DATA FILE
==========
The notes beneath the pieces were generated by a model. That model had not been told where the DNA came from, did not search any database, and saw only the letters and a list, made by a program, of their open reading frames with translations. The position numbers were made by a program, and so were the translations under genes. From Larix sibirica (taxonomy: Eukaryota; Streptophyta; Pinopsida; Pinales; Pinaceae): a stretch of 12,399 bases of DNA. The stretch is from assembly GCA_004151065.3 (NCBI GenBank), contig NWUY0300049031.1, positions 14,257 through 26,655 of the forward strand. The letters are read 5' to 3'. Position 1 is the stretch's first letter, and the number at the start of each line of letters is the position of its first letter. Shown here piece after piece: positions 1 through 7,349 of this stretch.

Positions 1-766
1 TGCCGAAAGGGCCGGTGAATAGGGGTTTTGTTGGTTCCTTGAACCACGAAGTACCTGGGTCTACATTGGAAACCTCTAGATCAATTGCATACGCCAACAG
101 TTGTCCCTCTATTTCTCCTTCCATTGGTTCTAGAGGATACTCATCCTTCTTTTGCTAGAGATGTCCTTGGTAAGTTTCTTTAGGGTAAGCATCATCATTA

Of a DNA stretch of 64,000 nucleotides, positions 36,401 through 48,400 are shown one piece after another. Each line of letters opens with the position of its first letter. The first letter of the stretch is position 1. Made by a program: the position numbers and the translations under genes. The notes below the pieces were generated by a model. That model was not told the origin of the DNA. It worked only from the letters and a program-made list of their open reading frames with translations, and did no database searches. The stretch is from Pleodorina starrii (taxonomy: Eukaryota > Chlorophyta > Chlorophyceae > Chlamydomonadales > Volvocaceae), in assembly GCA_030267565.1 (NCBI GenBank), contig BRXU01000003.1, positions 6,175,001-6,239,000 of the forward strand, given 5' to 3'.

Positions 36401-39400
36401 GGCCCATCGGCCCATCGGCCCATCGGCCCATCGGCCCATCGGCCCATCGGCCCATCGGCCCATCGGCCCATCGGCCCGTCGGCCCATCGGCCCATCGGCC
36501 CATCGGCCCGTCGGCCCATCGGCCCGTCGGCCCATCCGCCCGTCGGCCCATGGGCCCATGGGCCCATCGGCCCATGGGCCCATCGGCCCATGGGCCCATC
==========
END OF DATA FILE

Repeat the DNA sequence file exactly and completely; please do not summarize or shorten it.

The notes beneath the pieces were generated by a model. That model had not been told where the DNA came from, did not search any database, and saw only the letters and a list, made by a program, of their open reading frames with translations. The position numbers were made by a program, and so were the translations under genes. From Larix sibirica (taxonomy: Eukaryota; Streptophyta; Pinopsida; Pinales; Pinaceae): a stretch of 12,399 bases of DNA. The stretch is from assembly GCA_004151065.3 (NCBI GenBank), contig NWUY0300049031.1, positions 14,257 through 26,655 of the forward strand. The letters are read 5' to 3'. Position 1 is the stretch's first letter, and the number at the start of each line of letters is the position of its first letter. Shown here piece after piece: positions 1 through 7,349 of this stretch.

Positions 1-766
1 TGCCGAAAGGGCCGGTGAATAGGGGTTTTGTTGGTTCCTTGAACCACGAAGTACCTGGGTCTACATTGGAAACCTCTAGATCAATTGCATACGCCAACAG
101 TTGTCCCTCTATTTCTCCTTCCATTGGTTCTAGAGGATACTCATCCTTCTTTTGCTAGAGATGTCCTTGGTAAGTTTCTTTAGGGTAAGCATCATCATTA

Of a DNA stretch of 64,000 nucleotides, positions 36,401 through 48,400 are shown one piece after another. Each line of letters opens with the position of its first letter. The first letter of the stretch is position 1. Made by a program: the position numbers and the translations under genes. The notes below the pieces were generated by a model. That model was not told the origin of the DNA. It worked only from the letters and a program-made list of their open reading frames with translations, and did no database searches. The stretch is from Pleodorina starrii (taxonomy: Eukaryota > Chlorophyta > Chlorophyceae > Chlamydomonadales > Volvocaceae), in assembly GCA_030267565.1 (NCBI GenBank), contig BRXU01000003.1, positions 6,175,001-6,239,000 of the forward strand, given 5' to 3'.

Positions 36401-39400
36401 GGCCCATCGGCCCATCGGCCCATCGGCCCATCGGCCCATCGGCCCATCGGCCCATCGGCCCATCGGCCCATCGGCCCGTCGGCCCATCGGCCCATCGGCC
36501 CATCGGCCCGTCGGCCCATCGGCCCGTCGGCCCATCCGCCCGTCGGCCCATGGGCCCATGGGCCCATCGGCCCATGGGCCCATCGGCCCATGGGCCCATC